Post Subject: Another Great Hacking Story
Posted on: Feb 22, 2011
I just read this story from wired.com. It talks about how one man was able to start a pretty professional hacking career or steeling credit cards. As you read through the story you do realize that this man was talented, and knowledgeable. You also should note that simple security measures of naming a "Payment Processing Server" something like, "Pizza Machine" would have kept your system safe, lol
This ones is entertaining though, but the article feels like it was cut short. Let me know what you guys think of it?
says its just an excerpt by the author in response to someones comment.
its interesting and yeah there are huge chunks missing. but wow. i mean whats the end goal, are you spending stolen credit card money? or selling the card numbers? is that the vending they refer to? mean that is something the mafia does..... lol not individuals... christ he'd have the feds and O.C. looking for him.
I think the article mentioned selling them to other companies, so I imagine he was doing it in bulk. It's kinda crazy his methods. I wish the article covered how he got caught? I mean did they find similarities in all the cards that were reported stole? Did they trace the hack and realize there was a connection working off open wifi? Or did they go after the credit card resellers and they ratted him out? there's a lot that isn't covered at all unfortunately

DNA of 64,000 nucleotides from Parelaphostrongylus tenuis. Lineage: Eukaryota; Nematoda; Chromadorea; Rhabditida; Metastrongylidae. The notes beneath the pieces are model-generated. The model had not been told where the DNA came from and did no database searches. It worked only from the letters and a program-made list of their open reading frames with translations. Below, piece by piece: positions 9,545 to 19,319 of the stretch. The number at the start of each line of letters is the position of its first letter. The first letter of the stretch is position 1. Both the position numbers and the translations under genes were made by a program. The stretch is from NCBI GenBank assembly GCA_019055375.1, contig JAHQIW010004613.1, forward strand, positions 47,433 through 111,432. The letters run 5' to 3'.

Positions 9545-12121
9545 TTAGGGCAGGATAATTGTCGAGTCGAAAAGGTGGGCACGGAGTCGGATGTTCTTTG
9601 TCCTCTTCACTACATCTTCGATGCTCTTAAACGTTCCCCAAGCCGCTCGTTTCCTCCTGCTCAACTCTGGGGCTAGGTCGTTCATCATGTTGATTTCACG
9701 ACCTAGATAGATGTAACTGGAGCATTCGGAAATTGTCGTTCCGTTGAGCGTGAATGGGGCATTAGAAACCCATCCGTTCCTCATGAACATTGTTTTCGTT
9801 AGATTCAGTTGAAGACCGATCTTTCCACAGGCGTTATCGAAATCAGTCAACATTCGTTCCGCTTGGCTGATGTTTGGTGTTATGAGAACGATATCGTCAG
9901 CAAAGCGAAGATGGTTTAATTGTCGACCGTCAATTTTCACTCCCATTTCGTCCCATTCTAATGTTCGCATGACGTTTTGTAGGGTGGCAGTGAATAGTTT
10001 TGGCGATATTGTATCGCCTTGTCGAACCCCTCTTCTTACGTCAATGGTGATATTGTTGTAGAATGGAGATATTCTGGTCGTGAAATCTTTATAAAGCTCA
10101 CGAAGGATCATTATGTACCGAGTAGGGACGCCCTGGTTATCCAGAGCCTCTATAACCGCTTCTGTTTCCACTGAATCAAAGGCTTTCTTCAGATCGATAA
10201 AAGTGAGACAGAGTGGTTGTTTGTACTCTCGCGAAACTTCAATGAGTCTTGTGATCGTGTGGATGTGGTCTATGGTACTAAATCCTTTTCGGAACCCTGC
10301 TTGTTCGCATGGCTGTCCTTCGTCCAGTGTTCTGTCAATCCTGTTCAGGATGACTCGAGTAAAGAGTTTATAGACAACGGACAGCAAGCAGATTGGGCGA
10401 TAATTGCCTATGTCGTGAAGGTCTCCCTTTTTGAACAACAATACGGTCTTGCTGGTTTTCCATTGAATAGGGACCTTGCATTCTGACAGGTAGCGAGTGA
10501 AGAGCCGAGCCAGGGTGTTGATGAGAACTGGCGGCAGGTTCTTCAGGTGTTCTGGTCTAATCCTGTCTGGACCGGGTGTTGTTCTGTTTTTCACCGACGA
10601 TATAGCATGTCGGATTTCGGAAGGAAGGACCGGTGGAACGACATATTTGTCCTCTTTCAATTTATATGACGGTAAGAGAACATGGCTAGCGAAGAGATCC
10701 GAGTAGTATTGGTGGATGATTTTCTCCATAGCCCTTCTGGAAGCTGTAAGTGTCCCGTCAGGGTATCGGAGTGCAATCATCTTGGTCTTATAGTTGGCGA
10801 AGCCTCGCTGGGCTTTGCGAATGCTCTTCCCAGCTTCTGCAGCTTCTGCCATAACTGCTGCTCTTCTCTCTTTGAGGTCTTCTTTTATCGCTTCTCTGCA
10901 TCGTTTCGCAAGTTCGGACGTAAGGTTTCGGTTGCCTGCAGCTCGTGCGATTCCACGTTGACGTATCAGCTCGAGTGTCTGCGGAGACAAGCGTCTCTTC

If con is the opposite of pro, is Congress the opposite of progress?
i agree. i would assume that the fbi started researching past purchasing histories of the defrauded, and would eventually notice pizza smizza had no credit card history on file and would start laying traps. they do say he continued to hit hat one place up from the get go. the owner may have never known what was up but the fbi would notice that customers had similar shopping patterns and notice where they were getting robbed. because he wiped the drives they would be very suspicious and not tell anyone of the findings, just lay traps instead.